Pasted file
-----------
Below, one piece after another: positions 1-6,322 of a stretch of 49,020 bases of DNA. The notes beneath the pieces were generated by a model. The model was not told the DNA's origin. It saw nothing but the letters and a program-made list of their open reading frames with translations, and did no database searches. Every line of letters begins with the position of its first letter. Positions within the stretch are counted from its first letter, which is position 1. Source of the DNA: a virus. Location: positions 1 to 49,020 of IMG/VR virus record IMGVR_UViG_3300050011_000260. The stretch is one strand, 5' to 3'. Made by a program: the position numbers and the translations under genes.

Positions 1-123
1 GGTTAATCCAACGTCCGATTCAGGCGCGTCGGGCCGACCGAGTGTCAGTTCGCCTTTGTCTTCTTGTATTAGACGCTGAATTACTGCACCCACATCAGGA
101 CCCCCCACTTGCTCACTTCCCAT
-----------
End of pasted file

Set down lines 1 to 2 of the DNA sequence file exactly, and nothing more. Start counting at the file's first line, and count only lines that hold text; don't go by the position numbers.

Below, one piece after another: positions 1-6,322 of a stretch of 49,020 bases of DNA. The notes beneath the pieces were generated by a model. The model was not told the DNA's origin. It saw nothing but the letters and a program-made list of their open reading frames with translations, and did no database searches. Every line of letters begins with the position of its first letter. Positions within the stretch are counted from its first letter, which is position 1. Source of the DNA: a virus. Location: positions 1 to 49,020 of IMG/VR virus record IMGVR_UViG_3300050011_000260. The stretch is one strand, 5' to 3'. Made by a program: the position numbers and the translations under genes.

Positions 1-123